The manufacturers of mobile phones have criticized the government for not adhering to their policies and statements. It was absolutely necessary to invite global giants like Apple to set up shop in the country.
The officers of the Pakistan Mobile Phone Manufacturing Association (PMPMA), who were speaking at a summit on the manufacturing of mobile devices on Tuesday, claimed that even the iPhone was ready to come to Pakistan but was reluctant due to inconsistent government policies.
The speakers at the event, which was put on by the Engineering Development Board (EDB), said that the main obstacles to mobile manufacturing expanding in Pakistan were a lack of policy directives and a tug of war between various government departments and ministries.
Foreign investors want legislation that ensures consistent policies, particularly in the information technology sector, because Pakistan is a country where policies change with every new government.
They have pressed Pakistan to pass laws that establish a long-term strategy that enables IT companies to flourish regardless of who is in charge. Vice Chairman of Asia and Pacific ICT Alliances (APICTA), in an exclusive interview with The Express Tribune, stated that a major source of concern had been the change in government, which posed difficulties for investors.
He said, “One of the things industry needs to thrive is consistency of policies,” and he called for a law that would make sure that companies investing and establishing their presence in Pakistan follow the same rules. He emphasized, citing an example of a regional nation, that “there should be no change in policies if a new government comes in, as other countries do, such as India and Vietnam.”
Inserra thought that Pakistan should be a safe place to do business and suggested things the country could do to get more people investing in IT startups. The first thing that needs to be done is to position the nation as a haven—not in terms of the economy, but rather in terms of what it does to support funds and start-up organizations, as well as to encourage professionals from other countries to set up offices here—not so much to attract investment, but to increase their presence.
Sixty percent of your population is under the age of 25; This is amazing, and millions of people could benefit from it. He remarked, “You have youth, talent, and knowledge; you are willing to invest; and you are trying to change perceptions.” Like the economies of Singapore, Thailand, and Australia, you need to boost business. Perceptions must shift because Pakistan has an economy.
Inserra also stressed the importance of developing programs for revenue-generating tech companies and urged Pakistan to encourage local businesses to form partnerships with foreign counterparts. Because they could alter public perception, he believed that the government ought to reward local businesses for encouraging those performing better. It’s just a common misconception that Indian firms are more advanced than Pakistani ones. He stated that Pakistan’s knowledge and innovation are comparable to India’s.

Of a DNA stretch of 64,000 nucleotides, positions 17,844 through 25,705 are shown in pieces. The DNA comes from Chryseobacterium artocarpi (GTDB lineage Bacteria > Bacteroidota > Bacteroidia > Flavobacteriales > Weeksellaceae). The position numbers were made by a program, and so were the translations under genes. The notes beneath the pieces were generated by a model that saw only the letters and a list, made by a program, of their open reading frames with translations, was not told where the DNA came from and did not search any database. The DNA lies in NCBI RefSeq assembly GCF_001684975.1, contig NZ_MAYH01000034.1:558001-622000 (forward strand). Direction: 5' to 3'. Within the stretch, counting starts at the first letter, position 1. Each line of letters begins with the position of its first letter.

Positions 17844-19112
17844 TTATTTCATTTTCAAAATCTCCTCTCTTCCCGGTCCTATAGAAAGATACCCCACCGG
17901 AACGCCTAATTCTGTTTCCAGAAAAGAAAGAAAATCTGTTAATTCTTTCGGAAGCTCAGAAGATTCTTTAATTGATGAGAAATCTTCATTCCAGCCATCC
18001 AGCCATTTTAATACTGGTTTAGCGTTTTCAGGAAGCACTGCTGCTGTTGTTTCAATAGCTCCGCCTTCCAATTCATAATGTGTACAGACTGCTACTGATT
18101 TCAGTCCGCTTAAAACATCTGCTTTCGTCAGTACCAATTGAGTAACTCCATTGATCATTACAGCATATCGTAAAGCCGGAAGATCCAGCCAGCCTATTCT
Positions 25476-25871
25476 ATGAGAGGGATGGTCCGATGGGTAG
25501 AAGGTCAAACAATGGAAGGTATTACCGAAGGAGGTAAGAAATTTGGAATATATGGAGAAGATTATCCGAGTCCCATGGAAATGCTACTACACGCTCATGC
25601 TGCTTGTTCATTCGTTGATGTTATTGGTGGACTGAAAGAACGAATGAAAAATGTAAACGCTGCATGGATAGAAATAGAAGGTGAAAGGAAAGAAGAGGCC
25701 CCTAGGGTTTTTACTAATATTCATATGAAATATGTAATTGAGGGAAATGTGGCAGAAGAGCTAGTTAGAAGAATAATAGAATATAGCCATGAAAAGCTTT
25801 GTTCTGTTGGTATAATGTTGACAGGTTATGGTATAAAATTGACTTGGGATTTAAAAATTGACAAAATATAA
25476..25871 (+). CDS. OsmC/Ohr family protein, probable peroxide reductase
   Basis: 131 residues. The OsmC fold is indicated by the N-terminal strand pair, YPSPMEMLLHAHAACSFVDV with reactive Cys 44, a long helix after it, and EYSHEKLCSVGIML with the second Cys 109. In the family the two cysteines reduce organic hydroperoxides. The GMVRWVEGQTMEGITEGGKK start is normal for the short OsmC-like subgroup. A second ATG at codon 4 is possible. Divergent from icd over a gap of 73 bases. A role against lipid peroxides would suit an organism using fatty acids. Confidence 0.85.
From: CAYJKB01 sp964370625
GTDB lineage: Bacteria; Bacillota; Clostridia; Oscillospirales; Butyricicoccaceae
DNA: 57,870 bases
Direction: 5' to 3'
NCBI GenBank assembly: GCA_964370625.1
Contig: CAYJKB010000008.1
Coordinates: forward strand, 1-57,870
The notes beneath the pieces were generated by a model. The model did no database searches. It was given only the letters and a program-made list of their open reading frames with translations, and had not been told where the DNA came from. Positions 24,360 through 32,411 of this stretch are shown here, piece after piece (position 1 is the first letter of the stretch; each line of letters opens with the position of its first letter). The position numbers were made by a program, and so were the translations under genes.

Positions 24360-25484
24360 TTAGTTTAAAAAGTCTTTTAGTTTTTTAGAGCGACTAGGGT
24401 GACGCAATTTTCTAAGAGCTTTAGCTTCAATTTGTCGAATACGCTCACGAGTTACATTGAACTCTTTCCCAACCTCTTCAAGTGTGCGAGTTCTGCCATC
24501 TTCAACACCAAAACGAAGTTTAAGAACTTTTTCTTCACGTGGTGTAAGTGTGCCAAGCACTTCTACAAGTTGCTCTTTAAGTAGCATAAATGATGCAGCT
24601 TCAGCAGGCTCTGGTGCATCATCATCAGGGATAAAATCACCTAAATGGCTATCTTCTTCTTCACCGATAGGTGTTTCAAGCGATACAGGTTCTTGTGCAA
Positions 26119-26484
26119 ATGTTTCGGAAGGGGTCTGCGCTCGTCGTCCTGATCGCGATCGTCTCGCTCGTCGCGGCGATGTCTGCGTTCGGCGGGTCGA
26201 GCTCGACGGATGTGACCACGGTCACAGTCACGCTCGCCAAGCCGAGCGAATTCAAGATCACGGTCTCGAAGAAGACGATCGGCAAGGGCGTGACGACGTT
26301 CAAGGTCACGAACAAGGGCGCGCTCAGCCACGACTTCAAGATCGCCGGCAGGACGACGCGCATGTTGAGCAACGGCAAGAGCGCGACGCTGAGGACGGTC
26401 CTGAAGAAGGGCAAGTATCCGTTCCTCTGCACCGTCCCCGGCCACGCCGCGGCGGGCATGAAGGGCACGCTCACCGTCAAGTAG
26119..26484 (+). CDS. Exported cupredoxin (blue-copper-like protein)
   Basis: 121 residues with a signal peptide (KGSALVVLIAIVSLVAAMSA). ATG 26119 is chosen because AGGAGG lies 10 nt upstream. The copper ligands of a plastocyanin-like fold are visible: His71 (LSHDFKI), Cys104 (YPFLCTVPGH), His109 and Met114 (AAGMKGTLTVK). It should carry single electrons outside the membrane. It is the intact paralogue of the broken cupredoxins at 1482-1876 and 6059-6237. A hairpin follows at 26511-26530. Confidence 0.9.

However, the keynote speaker, Federal Minister for Industries and Production Syed Murtaza Mehmood, emphasized the importance of setting export goals, localizing mobile phone components, and cheap labor productivity. He said that everyone was to blame for the economic situation right now, but he also said that long-term policies could help fix it.
There were approximately 31 manufacturers of mobile devices on display, including Realms, Infinix, Tecno, Itel, Alcatel, G-Five, Oppo, Vivo, Premier Code, and others. According to the speakers, up to $2.6 billion has been invested in the country’s mobile manufacturing sector.
Muzzaffar Piracha, vice chairman of the Mobile Manufacturing Association, stated that mobile phone exports from China were approximately $140 billion. The Chinese want to establish some of their units in Pakistan, but only if the government provides mobile manufacturers with an enabling environment. He also said that the industry’s exports could reach $14 billion in three years.
Mr. Piracha stated, “The current policy was made in 2020, we started working in 2021, and by the end of 2022, we met 95 percent of local mobile phone demands only because of the enabling environment,” adding, “The mobile manufacturers want support from the government to enhance the exports.”
He stated that, with the exception of Apple, all major brands are based in Pakistan, and the ministry of information technology must communicate with them along with other stakeholders like the ministry of industries and the ministry of finance.
He stated, “The arrival of Apple will add positive sentiments to the manufacturing sector of mobile phones.”
The speakers said that some accessories and packaging for mobile phones have become localized, and as the industry grows, other accessories like chargers can also be made in the country. However, they also criticized the government for not meeting its promises.
Aamir Allahwala, Vice President of the Mobile Manufacturing Association, stated: There are people who want to invest in the mobile phone industry, but they need policies that stay the same. Vietnam, for example, exported mobile phones worth $57 billion annually because it followed the policy offered to investors when they arrived in 2014. Added Mr. Allahwala.